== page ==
7. Kim, W. Multi-Objective Optimal Design of SPMSM for Electric Compressor Using Analytical Method and NSGA-II Algorithm. Master’s Thesis, Chungnam National University, Daejeon, Korea, 2022. [Google Scholar]
  8. Lee, H.-K.; Shin, K.-H.; Bang, T.-K.; Nah, J.-H.; Choi, J.-Y. Experimental Verification and Analytical Study of Influence of Rotor Eccentricity on Electromagnetic Characteristics of Permanent Magnet Machine. IEEE Trans. Appl. Supercond. 2020, 30, 5202605. [Google Scholar] [CrossRef]
  9. Jang, G.; Koo, M.; Kim, J.; Choi, J. Analysis of Eddy Current Loss in Permanent Magnet Linear Synchronous Generator Considering Tapped Holes in Movers Using Semi-3-D Analytical Method. IEEE Trans. Magn. 2017, 53, 1–5. [Google Scholar]
  10. Shin, K.-H.; Hong, K.; Cho, H.-W.; Choi, J.-Y. Core Loss Calculation of Permanent Magnet Machines Using Analytical Method. IEEE Trans. Appl. Supercond. 2018, 28, 1–5. [Google Scholar] [CrossRef]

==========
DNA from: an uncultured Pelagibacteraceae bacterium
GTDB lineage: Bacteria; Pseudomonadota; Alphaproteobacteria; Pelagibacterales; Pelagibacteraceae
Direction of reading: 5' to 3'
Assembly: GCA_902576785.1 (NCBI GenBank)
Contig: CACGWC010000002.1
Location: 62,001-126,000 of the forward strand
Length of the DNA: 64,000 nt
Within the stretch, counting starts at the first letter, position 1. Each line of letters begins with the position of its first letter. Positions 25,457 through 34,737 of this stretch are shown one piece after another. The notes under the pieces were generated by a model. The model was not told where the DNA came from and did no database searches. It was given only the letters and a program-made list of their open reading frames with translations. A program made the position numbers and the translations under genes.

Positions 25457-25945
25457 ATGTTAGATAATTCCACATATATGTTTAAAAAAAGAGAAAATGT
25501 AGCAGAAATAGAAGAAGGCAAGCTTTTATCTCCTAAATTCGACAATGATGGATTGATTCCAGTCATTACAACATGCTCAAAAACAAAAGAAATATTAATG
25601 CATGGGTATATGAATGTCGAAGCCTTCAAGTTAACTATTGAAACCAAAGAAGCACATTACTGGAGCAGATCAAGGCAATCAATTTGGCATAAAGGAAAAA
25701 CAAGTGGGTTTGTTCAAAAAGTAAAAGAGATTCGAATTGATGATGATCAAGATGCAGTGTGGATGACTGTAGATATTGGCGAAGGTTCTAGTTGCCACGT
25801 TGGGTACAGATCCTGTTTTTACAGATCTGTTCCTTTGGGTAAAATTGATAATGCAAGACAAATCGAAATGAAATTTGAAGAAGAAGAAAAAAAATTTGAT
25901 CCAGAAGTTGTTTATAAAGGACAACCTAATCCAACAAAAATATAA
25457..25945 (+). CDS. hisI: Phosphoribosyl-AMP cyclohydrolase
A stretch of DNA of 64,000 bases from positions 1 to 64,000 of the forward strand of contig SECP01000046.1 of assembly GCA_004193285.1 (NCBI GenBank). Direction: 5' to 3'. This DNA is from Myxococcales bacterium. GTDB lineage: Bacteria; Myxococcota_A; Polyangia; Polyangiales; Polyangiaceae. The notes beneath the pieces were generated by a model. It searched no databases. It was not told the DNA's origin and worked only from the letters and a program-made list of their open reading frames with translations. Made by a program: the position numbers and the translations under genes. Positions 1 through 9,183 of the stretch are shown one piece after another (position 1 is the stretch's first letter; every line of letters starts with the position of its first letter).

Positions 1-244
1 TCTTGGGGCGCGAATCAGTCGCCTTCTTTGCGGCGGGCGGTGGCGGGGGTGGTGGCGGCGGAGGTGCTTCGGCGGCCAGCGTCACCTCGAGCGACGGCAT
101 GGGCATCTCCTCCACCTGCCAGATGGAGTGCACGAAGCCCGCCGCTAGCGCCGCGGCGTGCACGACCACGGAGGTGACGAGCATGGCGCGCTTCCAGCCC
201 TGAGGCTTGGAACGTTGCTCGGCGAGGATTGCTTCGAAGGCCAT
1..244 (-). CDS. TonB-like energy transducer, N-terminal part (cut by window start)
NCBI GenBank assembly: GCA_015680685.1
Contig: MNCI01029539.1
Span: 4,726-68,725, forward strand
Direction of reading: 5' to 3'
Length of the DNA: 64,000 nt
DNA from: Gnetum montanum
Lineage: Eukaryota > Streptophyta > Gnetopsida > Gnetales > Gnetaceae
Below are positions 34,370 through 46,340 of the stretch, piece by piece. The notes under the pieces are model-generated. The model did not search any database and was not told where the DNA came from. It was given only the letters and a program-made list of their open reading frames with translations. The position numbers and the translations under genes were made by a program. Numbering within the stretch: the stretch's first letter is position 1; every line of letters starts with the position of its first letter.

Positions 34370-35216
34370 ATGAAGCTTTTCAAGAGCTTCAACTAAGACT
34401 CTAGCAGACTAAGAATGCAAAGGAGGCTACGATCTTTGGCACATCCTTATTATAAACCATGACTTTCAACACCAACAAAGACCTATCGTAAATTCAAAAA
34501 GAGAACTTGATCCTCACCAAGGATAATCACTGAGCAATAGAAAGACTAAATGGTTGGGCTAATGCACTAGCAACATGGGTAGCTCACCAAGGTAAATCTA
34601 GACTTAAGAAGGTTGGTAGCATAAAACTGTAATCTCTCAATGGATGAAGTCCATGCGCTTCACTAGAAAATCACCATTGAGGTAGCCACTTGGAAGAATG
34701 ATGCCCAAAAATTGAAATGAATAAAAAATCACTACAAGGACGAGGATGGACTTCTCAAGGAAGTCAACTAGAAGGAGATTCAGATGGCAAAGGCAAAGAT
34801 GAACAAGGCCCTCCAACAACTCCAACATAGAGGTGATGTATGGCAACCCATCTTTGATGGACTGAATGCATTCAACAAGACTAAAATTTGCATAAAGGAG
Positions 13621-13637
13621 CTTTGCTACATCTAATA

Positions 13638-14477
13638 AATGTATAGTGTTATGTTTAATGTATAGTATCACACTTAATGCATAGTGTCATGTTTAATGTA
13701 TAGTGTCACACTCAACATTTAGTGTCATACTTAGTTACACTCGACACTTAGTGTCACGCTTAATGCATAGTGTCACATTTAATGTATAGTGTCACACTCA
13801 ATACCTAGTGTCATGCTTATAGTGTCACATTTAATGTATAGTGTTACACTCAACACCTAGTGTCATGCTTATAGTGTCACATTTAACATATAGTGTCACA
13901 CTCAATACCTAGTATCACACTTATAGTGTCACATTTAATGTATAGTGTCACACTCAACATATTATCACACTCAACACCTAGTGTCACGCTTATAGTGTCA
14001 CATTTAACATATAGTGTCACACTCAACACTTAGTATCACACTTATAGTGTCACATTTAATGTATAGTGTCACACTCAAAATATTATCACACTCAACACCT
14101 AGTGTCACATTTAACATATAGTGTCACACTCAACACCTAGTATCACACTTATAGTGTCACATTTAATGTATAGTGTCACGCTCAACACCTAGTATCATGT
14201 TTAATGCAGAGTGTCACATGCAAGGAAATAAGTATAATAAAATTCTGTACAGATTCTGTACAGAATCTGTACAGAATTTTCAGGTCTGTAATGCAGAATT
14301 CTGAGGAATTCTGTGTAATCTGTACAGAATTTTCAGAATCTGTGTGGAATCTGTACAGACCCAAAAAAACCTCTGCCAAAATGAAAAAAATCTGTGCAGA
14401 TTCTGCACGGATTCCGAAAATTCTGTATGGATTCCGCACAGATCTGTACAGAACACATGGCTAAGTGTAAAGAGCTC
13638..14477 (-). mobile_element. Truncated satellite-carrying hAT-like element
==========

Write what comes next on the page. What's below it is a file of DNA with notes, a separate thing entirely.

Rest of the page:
11. Tarımer, İ.; Arslan, S.; Güven, M.E. Investigation for Losses of M19 and Amorphous Core Materials Asynchronous Motor by Finite Elements Methods. Electron. Electr. Eng. 2012, 18, 15–18. [Google Scholar] [CrossRef] [Green Version]
  12. Dubas, F.; Rahideh, A. Two-Dimensional Analytical Permanent-Magnet Eddy-Current Loss Calculations in Slotless PMSM Equipped with Surface-Inset Magnets. IEEE Trans. Magn. 2014, 50, 54–73. [Google Scholar] [CrossRef]
  13. Hendershot, J.R.; Miller, T.J.E. Design of Brushless Permanent Magnet Machines; Motor Design Books: Venice, FL, USA, 2010. [Google Scholar]
  14. Deb, K.; Pratap, A.; Agarwal, S.; Meyarivan, T. A fast and elitist multiobjective genetic algorithm: NSGA-II. IEEE Trans. Evol. Comput. 2002, 6, 182–197. [Google Scholar] [CrossRef]
Figure 1. Surface permanent magnet synchronous motor (SPMSM) for electric vehicle (EV) air conditioner compressor (a) Analysis model (b) Simplified slot less analytical model.
Figure 1. Surface permanent magnet synchronous motor (SPMSM) for electric vehicle (EV) air conditioner compressor (a) Analysis model (b) Simplified slot less analytical model.